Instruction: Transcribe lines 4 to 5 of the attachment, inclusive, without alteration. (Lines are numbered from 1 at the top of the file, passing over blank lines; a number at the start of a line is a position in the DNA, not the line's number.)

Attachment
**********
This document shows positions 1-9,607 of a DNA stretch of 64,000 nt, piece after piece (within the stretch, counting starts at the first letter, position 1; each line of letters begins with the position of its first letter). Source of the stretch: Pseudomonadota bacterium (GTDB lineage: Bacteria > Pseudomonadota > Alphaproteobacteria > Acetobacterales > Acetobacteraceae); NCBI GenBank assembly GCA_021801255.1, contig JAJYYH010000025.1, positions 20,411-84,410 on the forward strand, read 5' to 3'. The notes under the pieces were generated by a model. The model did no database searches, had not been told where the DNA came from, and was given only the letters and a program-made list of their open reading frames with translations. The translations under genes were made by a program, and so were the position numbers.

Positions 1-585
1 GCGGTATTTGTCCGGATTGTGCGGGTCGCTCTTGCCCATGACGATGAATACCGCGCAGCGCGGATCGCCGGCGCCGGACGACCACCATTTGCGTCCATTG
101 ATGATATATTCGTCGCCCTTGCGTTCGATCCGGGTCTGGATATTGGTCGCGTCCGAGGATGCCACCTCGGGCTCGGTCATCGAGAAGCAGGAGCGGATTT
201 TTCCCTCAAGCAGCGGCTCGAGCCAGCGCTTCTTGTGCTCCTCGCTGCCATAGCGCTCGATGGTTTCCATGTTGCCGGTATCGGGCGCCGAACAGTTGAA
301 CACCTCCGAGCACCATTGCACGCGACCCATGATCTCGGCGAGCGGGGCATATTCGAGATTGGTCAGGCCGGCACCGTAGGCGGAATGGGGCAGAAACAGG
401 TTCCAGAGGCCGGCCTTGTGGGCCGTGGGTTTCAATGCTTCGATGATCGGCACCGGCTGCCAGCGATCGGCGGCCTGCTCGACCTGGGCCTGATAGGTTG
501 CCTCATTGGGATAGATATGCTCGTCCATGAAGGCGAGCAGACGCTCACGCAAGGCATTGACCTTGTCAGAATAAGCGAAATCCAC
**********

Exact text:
101 ATGATATATTCGTCGCCCTTGCGTTCGATCCGGGTCTGGATATTGGTCGCGTCCGAGGATGCCACCTCGGGCTCGGTCATCGAGAAGCAGGAGCGGATTT
201 TTCCCTCAAGCAGCGGCTCGAGCCAGCGCTTCTTGTGCTCCTCGCTGCCATAGCGCTCGATGGTTTCCATGTTGCCGGTATCGGGCGCCGAACAGTTGAA